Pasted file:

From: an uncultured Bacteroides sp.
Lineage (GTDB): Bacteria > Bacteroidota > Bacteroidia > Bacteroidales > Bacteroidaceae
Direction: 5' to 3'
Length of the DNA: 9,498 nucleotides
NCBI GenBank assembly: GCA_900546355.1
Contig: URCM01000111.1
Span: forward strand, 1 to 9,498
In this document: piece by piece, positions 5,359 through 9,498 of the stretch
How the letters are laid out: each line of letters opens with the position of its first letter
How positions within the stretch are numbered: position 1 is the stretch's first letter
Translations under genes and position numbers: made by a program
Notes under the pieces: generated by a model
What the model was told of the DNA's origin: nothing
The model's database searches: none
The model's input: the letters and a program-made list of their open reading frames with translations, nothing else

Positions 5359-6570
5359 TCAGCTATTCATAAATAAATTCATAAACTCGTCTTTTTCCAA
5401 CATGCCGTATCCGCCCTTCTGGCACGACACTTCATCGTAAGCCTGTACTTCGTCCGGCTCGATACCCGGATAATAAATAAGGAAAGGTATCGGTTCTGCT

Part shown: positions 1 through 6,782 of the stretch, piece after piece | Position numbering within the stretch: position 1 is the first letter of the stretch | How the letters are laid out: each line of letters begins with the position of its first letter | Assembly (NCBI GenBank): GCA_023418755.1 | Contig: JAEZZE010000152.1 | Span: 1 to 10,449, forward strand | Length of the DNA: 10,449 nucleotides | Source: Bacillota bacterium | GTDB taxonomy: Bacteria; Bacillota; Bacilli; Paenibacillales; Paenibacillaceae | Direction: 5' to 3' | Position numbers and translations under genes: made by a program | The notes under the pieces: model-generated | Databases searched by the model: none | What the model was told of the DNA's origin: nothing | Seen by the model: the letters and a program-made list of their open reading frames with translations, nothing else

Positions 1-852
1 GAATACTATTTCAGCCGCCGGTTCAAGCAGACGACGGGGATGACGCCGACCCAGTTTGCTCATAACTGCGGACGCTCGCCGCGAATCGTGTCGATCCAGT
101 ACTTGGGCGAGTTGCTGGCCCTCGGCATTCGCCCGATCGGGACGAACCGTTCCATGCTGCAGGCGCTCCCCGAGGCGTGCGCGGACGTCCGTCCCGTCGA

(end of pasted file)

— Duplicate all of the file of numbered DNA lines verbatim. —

From: an uncultured Bacteroides sp.
Lineage (GTDB): Bacteria > Bacteroidota > Bacteroidia > Bacteroidales > Bacteroidaceae
Direction: 5' to 3'
Length of the DNA: 9,498 nucleotides
NCBI GenBank assembly: GCA_900546355.1
Contig: URCM01000111.1
Span: forward strand, 1 to 9,498
In this document: piece by piece, positions 5,359 through 9,498 of the stretch
How the letters are laid out: each line of letters opens with the position of its first letter
How positions within the stretch are numbered: position 1 is the stretch's first letter
Translations under genes and position numbers: made by a program
Notes under the pieces: generated by a model
What the model was told of the DNA's origin: nothing
The model's database searches: none
The model's input: the letters and a program-made list of their open reading frames with translations, nothing else

Positions 5359-6570
5359 TCAGCTATTCATAAATAAATTCATAAACTCGTCTTTTTCCAA
5401 CATGCCGTATCCGCCCTTCTGGCACGACACTTCATCGTAAGCCTGTACTTCGTCCGGCTCGATACCCGGATAATAAATAAGGAAAGGTATCGGTTCTGCT

Part shown: positions 1 through 6,782 of the stretch, piece after piece | Position numbering within the stretch: position 1 is the first letter of the stretch | How the letters are laid out: each line of letters begins with the position of its first letter | Assembly (NCBI GenBank): GCA_023418755.1 | Contig: JAEZZE010000152.1 | Span: 1 to 10,449, forward strand | Length of the DNA: 10,449 nucleotides | Source: Bacillota bacterium | GTDB taxonomy: Bacteria; Bacillota; Bacilli; Paenibacillales; Paenibacillaceae | Direction: 5' to 3' | Position numbers and translations under genes: made by a program | The notes under the pieces: model-generated | Databases searched by the model: none | What the model was told of the DNA's origin: nothing | Seen by the model: the letters and a program-made list of their open reading frames with translations, nothing else

Positions 1-852
1 GAATACTATTTCAGCCGCCGGTTCAAGCAGACGACGGGGATGACGCCGACCCAGTTTGCTCATAACTGCGGACGCTCGCCGCGAATCGTGTCGATCCAGT
101 ACTTGGGCGAGTTGCTGGCCCTCGGCATTCGCCCGATCGGGACGAACCGTTCCATGCTGCAGGCGCTCCCCGAGGCGTGCGCGGACGTCCGTCCCGTCGA